Instead of warning Americans of these risks of HealthCare.gov coverage, the president and his administration have been lying to HealthCare.gov enrollees. As they lost before lower courts and even as the Supreme Court agreed to hear King just days before open enrollment in HealthCare.gov began, the White House and administration officials have repeated the mantra that “nothing has changed.” Watch HHS Secretary Sylvia Burwell say “nothing has changed” four times in 90 seconds (go to 3:40).

It is not true that nothing has changed, and the administration knows it isn’t true. The administration knows the risks inherent in HealthCare.gov coverage have increased, because the administration changed the agreements between HealthCare.gov and participating insurers to insert a clause allowing insurers to back out if the subsidies disappear:

CMS acknowledges that QHPI has developed its products for the FFE based on the assumption that APTCs and CSRs will be available to qualifying Enrollees. In the event that this assumption ceases to be valid during the term of this Agreement, CMS acknowledges that Issuer could have cause to terminate this Agreement subject to applicable state and federal law.

The administration made the change, reports Inside Health Policy, because insurers demanded it and because administration officials themselves “believe the clause is critical.” 

What does this mean? It means the president knows that millions of HealthCare.gov enrollees are facing serious financial risks, or worse. Yet his administration is actively concealing those risks from enrollees by telling enrollees “nothing has changed.” At the same time the president is protecting insurers from the risks they face by participating in HealthCare.gov, he is not even informing consumers about the risks HealthCare.gov coverage poses for them.

The president needs to put an end to the deception, tonight. He needs to warn HealthCare.gov enrollees about the risks inherent in their coverage, so they have time to prepare. If he tells them tonight, some of those who need insurance the most might be able to find jobs with secure coverage (or other access to coverage) by the time the Court rules. He needs to tell HealthCare.gov enrollees what his contingency plans are if the Supreme Court rules that he was breaking the law and playing games with their coverage.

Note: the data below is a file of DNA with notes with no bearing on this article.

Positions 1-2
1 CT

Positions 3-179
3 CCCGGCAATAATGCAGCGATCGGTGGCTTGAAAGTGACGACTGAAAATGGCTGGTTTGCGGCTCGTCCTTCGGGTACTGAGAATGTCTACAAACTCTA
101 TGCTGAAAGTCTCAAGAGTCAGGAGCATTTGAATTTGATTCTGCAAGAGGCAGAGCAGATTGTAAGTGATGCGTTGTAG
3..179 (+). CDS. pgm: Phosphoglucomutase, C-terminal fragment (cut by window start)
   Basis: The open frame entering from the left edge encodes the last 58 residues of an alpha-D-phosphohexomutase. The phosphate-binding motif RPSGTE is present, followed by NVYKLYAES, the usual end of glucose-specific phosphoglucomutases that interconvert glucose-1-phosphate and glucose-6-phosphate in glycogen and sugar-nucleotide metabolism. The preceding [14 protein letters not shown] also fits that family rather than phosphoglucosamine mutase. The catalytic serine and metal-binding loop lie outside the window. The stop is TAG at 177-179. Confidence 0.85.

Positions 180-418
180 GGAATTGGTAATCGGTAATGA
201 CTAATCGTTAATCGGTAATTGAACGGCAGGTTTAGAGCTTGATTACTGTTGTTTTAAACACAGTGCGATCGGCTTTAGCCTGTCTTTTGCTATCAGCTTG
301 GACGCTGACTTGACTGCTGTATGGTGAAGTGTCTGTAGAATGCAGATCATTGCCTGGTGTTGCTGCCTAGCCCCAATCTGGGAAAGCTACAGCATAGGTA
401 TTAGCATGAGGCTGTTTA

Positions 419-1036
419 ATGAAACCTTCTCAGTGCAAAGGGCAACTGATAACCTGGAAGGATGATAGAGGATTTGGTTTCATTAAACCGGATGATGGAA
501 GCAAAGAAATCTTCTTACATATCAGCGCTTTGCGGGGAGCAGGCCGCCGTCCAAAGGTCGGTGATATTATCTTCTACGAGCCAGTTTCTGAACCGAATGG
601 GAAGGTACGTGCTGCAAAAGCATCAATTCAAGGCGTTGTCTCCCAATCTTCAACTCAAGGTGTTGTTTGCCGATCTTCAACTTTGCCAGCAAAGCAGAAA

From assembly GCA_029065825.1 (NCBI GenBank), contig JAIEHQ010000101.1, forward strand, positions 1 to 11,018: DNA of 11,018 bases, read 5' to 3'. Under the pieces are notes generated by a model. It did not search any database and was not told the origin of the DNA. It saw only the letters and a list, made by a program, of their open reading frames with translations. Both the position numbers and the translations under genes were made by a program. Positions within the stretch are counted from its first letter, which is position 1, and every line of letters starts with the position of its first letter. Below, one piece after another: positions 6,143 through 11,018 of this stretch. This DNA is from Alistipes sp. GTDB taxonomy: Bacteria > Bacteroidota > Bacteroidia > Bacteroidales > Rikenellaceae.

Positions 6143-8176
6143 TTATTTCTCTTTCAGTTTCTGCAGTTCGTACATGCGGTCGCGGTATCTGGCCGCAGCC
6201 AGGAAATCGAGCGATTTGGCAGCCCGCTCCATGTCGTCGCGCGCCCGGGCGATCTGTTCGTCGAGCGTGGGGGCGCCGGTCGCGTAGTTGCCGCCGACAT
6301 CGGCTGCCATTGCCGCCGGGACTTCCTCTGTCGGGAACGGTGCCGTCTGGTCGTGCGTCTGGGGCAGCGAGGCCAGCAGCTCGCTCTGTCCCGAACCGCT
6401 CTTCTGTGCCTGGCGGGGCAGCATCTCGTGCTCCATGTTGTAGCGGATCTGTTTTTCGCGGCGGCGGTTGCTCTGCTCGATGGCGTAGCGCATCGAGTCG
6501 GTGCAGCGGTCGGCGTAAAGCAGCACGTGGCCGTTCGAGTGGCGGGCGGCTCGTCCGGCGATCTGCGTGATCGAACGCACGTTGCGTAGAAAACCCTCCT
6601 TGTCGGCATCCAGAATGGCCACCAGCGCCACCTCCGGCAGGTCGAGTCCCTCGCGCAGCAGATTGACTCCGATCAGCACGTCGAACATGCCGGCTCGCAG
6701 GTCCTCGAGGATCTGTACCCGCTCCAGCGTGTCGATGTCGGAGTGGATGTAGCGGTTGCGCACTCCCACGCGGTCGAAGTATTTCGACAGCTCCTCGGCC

He can blame it all on his political opponents. He can claim to be the only honest man in Washington, for all I care. But he needs to level with HealthCare.gov enrollees tonight about the risks they are facing. To keep pretending “nothing has changed” would be a reckless lie.

Obama Presidency by the Numbers

Tonight, President Obama will deliver the State of the Union address. In addition to the lofty rhetoric and self congratulations, the president will likely claim that the federal government’s budget has improved during his tenure.

It is true that  the deficit has decreased in recent years due partly to  large tax increases, which have helped the government but not the economy. Also, spending levels have stabilized, partly due to Republican efforts to slow discretionary spending growth. However, these are temporary trends. Spending is expected to explode in coming years, which will fuel larger deficits and higher levels of debt. The nation’s longer term fiscal outlook is a mess.

Comparing today’s budget situation to the situation at the beginning of President Obama’s tenure is difficult. President Obama took office in January of 2009, several months into fiscal year 2009. Spending in 2009 was $3.5 trillion, up from $3.0 trillion in 2008. Part of the higher spending in 2009 was attributable to  the Bush administration, but President Obama’s big stimulus bill passed in February 2009 also added to the increase.

The Proliferation of Ex-Im Banks

As I was reading my print copy of the Economist last week, an advertisement taken out by the African Export-Import Bank, in search of a new President and Chairperson of the Board of Directors, grabbed my attention.  No doubt the pay and perks are pretty good, but I wasn’t thinking of applying.  Rather, it made me wonder, just how many Ex-Im Banks are there in the world?  To get a sense of it, I checked out the official list compiled by the Organization for Economic Co-operation and Development (OECD) for agencies in OECD countries , as well as Wikipedia’s broader, global list

It’s quite a long list!  Which leads me to the following point.  These days, trade negotiations often seem to have veered away from their traditional focus, with a lot of time now spent on issues such as intellectual property protection and labor rights.  Subsidies were one of the original targets of trade talks, and it would be great to put them back in the mix.  How about negotiating an end to the proliferation of export subsidies by these kinds of institutions?